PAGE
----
One of the interesting questions raised by GoogleBooks has to do with what we might call scan recycling: POD publishers who just rip GoogleBooks scans, turn them into cheap paperbacks, and sell them. (Or, alternately, turn them into e-Books and sell them.) A colleague of mine told me today that some of the nineteenth-century German periodicals he had been consulting on GoogleBooks had vanished, only to be replaced by links to POD versions...which are now purportedly "copyrighted," even though the only thing the publisher has done is reprint the scan. For obvious reasons, this was a cause for concern, so I decided to see what was going on in my neck of the woods. I went looking for The Bulwark, and got these results:
Even after dickering around slightly with the search terms, I was only able to pull up five volumes of the journal, and only one of those five volumes was available in full text. The other four are inaccessible POD copies. But wait! Where are all the other copies of The Bulwark--like the ones in my library?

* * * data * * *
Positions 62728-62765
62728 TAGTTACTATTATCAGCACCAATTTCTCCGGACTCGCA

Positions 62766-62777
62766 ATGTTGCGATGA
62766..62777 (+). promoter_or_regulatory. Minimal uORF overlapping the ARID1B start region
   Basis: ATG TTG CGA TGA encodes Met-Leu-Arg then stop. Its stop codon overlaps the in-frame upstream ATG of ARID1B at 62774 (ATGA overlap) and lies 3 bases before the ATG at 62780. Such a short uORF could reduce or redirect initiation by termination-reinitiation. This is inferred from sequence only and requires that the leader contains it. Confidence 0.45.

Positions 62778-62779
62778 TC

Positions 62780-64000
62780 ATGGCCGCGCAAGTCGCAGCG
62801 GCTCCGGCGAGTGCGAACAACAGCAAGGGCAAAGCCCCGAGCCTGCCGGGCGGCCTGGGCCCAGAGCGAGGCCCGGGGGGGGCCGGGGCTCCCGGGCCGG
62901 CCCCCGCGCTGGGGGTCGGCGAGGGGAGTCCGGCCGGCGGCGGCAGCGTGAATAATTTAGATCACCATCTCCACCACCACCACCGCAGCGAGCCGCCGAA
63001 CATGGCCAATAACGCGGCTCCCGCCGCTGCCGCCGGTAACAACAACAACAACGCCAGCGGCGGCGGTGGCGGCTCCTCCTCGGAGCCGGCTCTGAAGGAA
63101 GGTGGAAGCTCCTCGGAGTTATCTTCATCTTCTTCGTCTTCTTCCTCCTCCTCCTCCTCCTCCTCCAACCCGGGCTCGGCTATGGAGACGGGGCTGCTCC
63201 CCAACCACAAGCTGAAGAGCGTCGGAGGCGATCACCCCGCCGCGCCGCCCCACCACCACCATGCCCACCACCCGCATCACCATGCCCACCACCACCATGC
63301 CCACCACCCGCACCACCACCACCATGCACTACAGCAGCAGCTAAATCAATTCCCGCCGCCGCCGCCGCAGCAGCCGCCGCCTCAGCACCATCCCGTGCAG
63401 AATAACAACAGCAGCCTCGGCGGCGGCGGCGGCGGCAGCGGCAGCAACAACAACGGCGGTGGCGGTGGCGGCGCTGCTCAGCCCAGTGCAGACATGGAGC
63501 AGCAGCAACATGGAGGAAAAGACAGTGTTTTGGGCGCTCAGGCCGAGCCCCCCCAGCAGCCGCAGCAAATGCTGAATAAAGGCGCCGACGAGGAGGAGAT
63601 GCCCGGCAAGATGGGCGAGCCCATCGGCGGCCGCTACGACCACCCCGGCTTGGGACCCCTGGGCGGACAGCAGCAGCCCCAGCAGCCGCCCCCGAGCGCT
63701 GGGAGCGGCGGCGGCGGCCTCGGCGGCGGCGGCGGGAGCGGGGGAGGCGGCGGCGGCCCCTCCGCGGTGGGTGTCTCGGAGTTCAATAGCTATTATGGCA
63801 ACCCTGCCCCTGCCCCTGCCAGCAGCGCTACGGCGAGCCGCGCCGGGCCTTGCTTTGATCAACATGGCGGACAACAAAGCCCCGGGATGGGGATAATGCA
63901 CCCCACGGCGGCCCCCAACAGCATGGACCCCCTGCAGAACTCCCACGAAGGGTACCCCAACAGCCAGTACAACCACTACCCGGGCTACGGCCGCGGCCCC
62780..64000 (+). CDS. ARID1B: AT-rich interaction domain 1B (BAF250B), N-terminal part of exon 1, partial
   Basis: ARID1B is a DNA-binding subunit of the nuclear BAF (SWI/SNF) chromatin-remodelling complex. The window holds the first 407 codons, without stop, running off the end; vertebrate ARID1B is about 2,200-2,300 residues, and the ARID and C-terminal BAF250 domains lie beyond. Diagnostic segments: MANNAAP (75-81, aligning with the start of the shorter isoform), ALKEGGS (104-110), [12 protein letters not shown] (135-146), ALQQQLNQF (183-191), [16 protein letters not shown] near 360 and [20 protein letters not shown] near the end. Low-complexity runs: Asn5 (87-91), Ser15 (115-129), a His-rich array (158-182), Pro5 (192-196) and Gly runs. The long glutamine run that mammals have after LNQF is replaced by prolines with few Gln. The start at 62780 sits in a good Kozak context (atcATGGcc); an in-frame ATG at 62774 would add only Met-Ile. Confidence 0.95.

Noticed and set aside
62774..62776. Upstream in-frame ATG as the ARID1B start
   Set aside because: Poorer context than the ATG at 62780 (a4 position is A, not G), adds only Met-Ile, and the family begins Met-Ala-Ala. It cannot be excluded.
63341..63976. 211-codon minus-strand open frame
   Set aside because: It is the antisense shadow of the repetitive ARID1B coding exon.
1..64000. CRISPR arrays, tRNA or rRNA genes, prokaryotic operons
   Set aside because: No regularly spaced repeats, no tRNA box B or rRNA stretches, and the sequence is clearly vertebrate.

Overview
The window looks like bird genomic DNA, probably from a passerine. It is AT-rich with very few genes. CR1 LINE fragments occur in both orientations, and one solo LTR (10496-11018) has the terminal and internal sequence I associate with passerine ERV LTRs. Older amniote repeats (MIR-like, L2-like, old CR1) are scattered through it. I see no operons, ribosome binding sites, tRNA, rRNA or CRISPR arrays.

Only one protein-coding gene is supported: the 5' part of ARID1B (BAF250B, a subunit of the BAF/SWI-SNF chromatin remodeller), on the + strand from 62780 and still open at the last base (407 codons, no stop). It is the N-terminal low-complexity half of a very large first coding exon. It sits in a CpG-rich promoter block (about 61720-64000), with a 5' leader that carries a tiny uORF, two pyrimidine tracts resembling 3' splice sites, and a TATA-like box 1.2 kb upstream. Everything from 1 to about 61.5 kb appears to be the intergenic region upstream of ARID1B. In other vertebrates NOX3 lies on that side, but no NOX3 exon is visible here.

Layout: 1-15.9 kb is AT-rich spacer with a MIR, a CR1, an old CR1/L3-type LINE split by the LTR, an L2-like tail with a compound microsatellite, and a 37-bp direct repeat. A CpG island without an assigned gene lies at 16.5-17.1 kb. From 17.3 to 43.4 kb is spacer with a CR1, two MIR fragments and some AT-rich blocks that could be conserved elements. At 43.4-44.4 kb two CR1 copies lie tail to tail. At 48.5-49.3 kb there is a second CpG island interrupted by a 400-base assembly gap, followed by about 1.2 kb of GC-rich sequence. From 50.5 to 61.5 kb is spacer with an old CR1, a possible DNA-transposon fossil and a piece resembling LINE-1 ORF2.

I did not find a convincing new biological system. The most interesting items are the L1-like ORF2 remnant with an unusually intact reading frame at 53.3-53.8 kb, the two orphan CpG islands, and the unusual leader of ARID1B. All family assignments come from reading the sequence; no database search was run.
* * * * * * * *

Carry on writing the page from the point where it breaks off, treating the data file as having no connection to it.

I was relieved to see that they were still all present and accounted for. Yet they don't appear in a general search. For example, a general search brings up only the POD copy of volumes one and two. However, going to the "About this Book" page of the single full-text search result and clicking on "other editions" brings up...you guessed it...the full text of those same volumes. This is not what I would call an efficient search protocol. I had similar results with the Christian Remembrancer: a general search pulled up only the POD of volume fifty-three, but fooling around with the "other editions" on one of the full-text results brought up a full view copy. (Looking at "other editions" of a POD version, incidentally, yielded only more POD "editions.") In both cases, the only way to pull up the full-text version in a general search was to specify the volume number in the search box (e.g., "'christian remembrancer' volume 53"). This limits the usefulness of GoogleBooks' search results for anyone trying to get a sense of what's actually available in the collection--how many people will know there's a volume fifty-three of the Christian Remembrancer?